Ditch the ice lollies! Scientists say ice creams with a hard chocolate coating are the best to enjoy during the heatwave as the external shell’s higher melting point offers a layer of protection to the soft interior
- Scientists put 10 icy treats to the test by replicating summer conditions in the lab
- They measured their consistency, shape, size and melt rate
- Findings show chocolate-covered ice creams resist melting at 30°C
- At the other end of the scale, some popular ice lollies begin to melt at just 17°C
With parts of Britain expected to hit 93°F (33.8°C) today, many Brits will find relief from the heat in the form of a delicious ice cream.
But which ice cream is the best at keeping you cool amid the UK heatwave?
While you might think it would be a refreshing ice lolly, a new study suggests that ice creams with a hard chocolate coating actually fare the best in hot weather.
This is because the external shell offers an extra layer of protection to the soft interior, according to the researchers.
Which ice cream is the best at keeping you cool amid the UK heatwave? While you might think it would be a refreshing ice lolly, a new study suggests that ice creams with a hard chocolate coating actually fare the best in hot weather
Dr Edward Breeds put 10 different icy treats to the test by replicating summer conditions in the lab and measuring their consistency, shape, size and melt rate.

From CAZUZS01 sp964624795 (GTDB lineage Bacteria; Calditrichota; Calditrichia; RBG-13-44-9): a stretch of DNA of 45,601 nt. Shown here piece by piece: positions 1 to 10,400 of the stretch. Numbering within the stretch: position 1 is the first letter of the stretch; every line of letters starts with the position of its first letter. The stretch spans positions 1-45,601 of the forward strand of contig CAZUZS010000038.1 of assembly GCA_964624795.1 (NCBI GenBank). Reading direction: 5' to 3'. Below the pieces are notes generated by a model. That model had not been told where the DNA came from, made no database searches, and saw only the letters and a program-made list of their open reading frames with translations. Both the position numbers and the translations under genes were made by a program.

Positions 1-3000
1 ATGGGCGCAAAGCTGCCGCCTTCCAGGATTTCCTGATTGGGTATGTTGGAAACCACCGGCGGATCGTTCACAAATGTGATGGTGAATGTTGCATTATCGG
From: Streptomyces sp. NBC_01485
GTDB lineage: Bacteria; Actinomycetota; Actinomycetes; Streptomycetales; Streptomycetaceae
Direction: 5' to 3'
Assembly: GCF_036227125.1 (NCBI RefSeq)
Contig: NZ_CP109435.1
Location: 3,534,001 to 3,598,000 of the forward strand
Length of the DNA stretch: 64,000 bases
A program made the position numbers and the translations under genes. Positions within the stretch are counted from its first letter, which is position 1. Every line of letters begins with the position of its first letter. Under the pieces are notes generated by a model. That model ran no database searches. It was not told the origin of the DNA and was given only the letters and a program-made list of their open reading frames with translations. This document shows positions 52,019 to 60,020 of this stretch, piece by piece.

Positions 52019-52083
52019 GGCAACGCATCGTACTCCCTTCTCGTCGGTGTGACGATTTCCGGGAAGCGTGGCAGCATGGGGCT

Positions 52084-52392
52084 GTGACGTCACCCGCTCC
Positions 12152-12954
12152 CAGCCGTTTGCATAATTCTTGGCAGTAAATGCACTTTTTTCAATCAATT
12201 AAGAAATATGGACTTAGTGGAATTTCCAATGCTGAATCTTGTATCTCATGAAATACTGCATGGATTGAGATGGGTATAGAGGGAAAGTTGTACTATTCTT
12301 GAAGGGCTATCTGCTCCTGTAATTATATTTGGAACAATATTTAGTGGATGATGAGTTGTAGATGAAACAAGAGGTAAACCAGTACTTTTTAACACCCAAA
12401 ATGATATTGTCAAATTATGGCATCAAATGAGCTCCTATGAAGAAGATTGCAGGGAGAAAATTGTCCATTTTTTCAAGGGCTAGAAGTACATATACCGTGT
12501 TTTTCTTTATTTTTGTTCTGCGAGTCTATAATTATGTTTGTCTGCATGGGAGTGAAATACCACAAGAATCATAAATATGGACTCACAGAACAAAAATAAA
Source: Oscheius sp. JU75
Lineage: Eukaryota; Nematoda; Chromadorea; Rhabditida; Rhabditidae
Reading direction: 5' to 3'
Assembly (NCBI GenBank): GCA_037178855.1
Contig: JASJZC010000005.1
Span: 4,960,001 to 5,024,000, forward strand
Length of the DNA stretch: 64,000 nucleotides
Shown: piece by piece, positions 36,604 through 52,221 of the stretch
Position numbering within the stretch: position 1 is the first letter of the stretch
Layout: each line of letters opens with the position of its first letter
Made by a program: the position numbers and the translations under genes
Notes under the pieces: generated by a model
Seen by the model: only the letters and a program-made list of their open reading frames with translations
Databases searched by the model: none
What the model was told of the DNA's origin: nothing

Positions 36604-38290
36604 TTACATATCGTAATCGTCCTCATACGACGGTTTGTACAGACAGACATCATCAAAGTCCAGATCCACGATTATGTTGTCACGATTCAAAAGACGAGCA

What temperature can your favourite withstand?
- Vimto Twist lollies – 17°C
- Capri-Sun Freezies – 21°C
- Ice Breakers – 22°C
- Swizzels Love Hearts Giant Cherry & Orange Creamy Ice Lollies – 22°C
- Iceland’s Solo Exotic Burst Lollies – 26°C
- Slush Puppie Original Strawberry and Blue Fusion Lollies – 28°C
- Iceland’s Strawberry & Vanilla Cones – 28°C
- Belgian Milk Chocolate Majestics – 30°C
In the study, which was commissioned by Iceland, Dr Edward Breeds, Principal Lecturer in Physics at Nottingham Trent University, set out to uncover the best types of ice creams to eat during heatwaves.
‘Whilst a little melting is crucial to create an optimal licking experience, choosing an ice cream or lolly carefully to suit the great British weather of the day will ensure that no-one ends up with sticky hands from a dripping dessert,’ Dr Breeds said.
The researcher put 10 different icy treats to the test by replicating summer conditions in the lab and measuring their consistency, shape, size and melt rate.